VANCOUVER -- Warmer weather and hot coffee don’t mix, and it’s almost iced coffee season. But the cost of those fancy drinks can add up. Using a few simple tools you probably already have at home, you can make your own cold brew coffee and save a lot of money.

Consumer Reports editor Dan Wroclawski is a coffee aficionado, and the evidence is in his kitchen.

“I have a problem,” he says. “I own way too many coffeemakers.”

Even though his kitchen is overflowing with caffeine-related gadgets, he says you don’t need any of them to make a decent batch of cold brew.

“Cold brew coffee, as the name suggests, is brewed with cold water instead of hot water and because of that, it has to brew for a much longer period of time,” Wroclawski says.

The only supplies you need are two lidded jars that can hold more than three cups of water, a coffee filter, a funnel, and your favourite coffee beans, coarsely ground.

You’ll want a quarter pound of coffee – about one-and-a-half cups – for every three cups of cold water. Mix thoroughly so the coffee is saturated, and steep for 12 hours.

“Through that long brew process, you end up with a coffee that is much less bitter, a little more rich, and smoother,” Wroclawski says.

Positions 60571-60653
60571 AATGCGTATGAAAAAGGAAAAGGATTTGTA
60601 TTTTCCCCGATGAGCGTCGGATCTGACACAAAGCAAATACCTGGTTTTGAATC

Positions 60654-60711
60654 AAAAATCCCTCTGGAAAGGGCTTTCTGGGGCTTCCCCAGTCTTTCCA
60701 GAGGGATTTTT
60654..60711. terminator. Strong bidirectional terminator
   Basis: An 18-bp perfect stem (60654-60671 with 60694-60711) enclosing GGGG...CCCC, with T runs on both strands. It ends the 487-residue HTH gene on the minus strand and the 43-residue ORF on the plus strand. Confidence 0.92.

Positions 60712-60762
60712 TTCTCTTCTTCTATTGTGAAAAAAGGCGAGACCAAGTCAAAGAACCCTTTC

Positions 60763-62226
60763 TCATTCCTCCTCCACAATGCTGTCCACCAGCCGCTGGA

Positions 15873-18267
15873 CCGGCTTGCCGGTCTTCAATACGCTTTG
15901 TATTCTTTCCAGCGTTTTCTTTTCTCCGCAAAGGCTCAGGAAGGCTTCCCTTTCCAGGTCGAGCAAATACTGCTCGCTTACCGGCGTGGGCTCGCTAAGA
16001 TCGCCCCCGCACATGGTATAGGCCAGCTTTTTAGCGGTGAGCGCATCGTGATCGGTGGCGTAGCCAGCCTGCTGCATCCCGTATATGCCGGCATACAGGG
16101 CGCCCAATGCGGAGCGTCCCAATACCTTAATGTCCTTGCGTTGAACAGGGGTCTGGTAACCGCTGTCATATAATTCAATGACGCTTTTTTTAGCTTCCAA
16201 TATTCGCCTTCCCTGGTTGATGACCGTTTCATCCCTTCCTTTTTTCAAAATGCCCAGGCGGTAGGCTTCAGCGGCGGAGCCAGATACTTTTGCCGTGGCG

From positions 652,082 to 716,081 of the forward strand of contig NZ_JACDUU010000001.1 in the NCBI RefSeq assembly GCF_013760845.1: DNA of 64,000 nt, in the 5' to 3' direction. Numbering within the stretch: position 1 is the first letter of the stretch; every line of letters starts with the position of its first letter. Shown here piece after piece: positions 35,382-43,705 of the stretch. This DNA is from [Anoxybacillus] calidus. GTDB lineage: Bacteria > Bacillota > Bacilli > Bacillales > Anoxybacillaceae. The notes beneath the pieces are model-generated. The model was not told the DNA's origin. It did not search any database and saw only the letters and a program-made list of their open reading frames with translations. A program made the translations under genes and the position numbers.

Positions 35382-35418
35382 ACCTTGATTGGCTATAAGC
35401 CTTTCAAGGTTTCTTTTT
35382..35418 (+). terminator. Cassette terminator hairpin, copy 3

Steeping your cold brew at room temperature helps extract a wider range of flavours, and if you choose to steep in the fridge, you’ll need to leave it longer – about 18 hours.

After the steeping is done, grab your second jar and place the funnel, then the coffee filter, on top of the open lid and slowly pour your brew through.

Cold brew is highly concentrated, so you’ll want to dilute it using a one-to-one or one-and-a-half ratio of cold brew to water.

When it’s time to enjoy, you can just add ice or any milk and sweeteners you like. The rest will keep for up to two weeks in the fridge.

With files from Consumer Reports